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|Part of the Black Power movement|
|Republic of New Libya||Cleveland Police
Ohio National Guard
|Commanders and leaders|
|Casualties and losses|
The Glenville shootout was a series of violent events which occurred in the Glenville section of Cleveland, Ohio, United States, beginning on the evening of July 23 and continuing through July 28, 1968. By the end of the conflict, seven people were killed: three policemen, three suspects, and a bystander. Fifteen others were wounded.
The shootout began on the evening of July 23, in the eastern section of the Glenville neighborhood when two police department tow truck drivers, wearing uniforms similar to those worn by police officers, were shot at in an ambush by heavily armed snipers while checking an abandoned car. Cleveland police officers, who were watching Fred Evans (1928-1978) and his radical black militant group, suspected of purchasing illegal weapons, exchanged fire with the militants at this time. It was not clear who fired first. The shootout attracted a large crowd that was mostly black, young, and "hostile". Before the night was over, seven were dead (three of the seven were Cleveland Police officers) and fifteen were wounded. When it became clear that the police were ill-equipped to handle the situation, Mayor Carl B. Stokes asked Governor James A. Rhodes to activate and deploy elements of the Ohio National Guard the following day.
The Glenville riots occurred following the shootout. Police and National Guard returned the day after the shooting to stop the rioting. A curfew was established and order was gradually restored. Three days later on the 28 of July, the violence ended. The chaos had cost local business a total of $2.6 million. 
Removal of white police officers
The following day, Stokes decided to remove all the White police officers from Glenville, stationing only African American police officers and community leaders in the predominantly black community, to prevent further rioting and ease tensions in the area. It was the first event in American history in which only African American police officers were sent in to deal with a violent riot or confrontation. While the police and community leaders prevented any more deaths from occurring, there was continued looting and arson throughout the six-square-mile area. On July 25, more police officers and the National Guard entered Glenville and by July 28, order was restored.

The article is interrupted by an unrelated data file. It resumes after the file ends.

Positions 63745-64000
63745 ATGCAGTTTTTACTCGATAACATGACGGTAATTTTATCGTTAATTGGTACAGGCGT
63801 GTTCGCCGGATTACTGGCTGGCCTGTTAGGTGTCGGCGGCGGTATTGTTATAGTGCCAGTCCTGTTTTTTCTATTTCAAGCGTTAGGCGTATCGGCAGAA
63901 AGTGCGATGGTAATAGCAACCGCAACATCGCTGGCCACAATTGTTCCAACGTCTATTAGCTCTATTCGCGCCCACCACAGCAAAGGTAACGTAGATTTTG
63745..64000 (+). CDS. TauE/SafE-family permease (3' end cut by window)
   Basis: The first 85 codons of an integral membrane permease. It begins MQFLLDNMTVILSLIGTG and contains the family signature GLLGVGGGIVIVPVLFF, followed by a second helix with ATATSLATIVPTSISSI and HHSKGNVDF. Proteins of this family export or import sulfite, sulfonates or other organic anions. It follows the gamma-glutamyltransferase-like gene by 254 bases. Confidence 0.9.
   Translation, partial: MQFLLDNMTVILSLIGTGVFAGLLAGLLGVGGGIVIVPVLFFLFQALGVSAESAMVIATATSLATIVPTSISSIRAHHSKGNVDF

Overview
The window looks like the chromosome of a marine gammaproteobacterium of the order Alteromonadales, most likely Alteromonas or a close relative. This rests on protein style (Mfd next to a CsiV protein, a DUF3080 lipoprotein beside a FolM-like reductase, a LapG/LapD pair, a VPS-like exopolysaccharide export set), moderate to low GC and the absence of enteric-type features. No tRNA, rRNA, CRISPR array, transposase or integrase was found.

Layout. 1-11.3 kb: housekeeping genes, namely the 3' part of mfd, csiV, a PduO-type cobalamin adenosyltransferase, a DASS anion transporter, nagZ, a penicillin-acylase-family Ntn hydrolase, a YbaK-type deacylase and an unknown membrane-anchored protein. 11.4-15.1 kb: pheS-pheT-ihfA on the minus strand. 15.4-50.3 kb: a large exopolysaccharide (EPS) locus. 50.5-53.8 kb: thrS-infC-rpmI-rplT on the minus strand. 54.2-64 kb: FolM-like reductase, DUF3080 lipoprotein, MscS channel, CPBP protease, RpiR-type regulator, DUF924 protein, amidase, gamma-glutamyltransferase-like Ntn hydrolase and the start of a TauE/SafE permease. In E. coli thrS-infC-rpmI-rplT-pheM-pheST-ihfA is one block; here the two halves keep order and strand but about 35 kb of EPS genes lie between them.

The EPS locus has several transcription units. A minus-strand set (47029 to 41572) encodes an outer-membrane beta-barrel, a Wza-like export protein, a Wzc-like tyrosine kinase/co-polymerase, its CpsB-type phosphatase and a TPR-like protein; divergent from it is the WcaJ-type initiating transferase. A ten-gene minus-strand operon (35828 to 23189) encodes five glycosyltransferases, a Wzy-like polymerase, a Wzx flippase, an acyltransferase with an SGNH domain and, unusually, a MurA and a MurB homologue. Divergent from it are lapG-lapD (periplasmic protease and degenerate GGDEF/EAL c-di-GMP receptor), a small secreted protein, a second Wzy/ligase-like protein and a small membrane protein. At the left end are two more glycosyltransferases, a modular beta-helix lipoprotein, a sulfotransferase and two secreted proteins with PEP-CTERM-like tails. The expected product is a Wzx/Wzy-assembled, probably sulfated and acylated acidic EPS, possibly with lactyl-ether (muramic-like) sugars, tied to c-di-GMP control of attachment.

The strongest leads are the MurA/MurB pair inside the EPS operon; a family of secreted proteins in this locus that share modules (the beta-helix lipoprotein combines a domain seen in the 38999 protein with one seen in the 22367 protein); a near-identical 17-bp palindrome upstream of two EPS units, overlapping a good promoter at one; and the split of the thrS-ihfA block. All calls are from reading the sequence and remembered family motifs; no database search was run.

Legal issues and imprisonment
Evans surrendered to police on the morning of July 24. He was tried and found guilty of murder and sentenced to death in the electric chair. His term was eventually commuted to life imprisonment, and he died of cancer in 1978. During his trial, it was discovered that Evans had received some $6,000 in funds from Cleveland: Now!, a program Mayor Stokes had initiated to help revitalize Cleveland neighborhoods. Donations for the program subsequently plummeted. Despite this, however, Stokes managed to win reelection for a second term as the city's mayor.
- "Glenville Shootout – The Encyclopedia of Cleveland History". The Encyclopedia of Cleveland History. A joint effort by Case Western University and the Western Reserve Historical Society. Last Modified - March 27, 1998. Retrieved 19 February 2013. Check date values in:
- "The Glenville Shootout from the Encyclopedia of Cleveland History". Teaching Cleveland.
- The Encyclopedia Of Cleveland History by Cleveland Bicentennial Commission (Cleveland, Ohio), David D. Van Tassel (Editor), and John J. Grabowski (Editor) ISBN 0-253-33056-4
- The Plain Dealer, July 24, 1968. 3 Police, 3 Civilians Killed on East Side; Guard Called.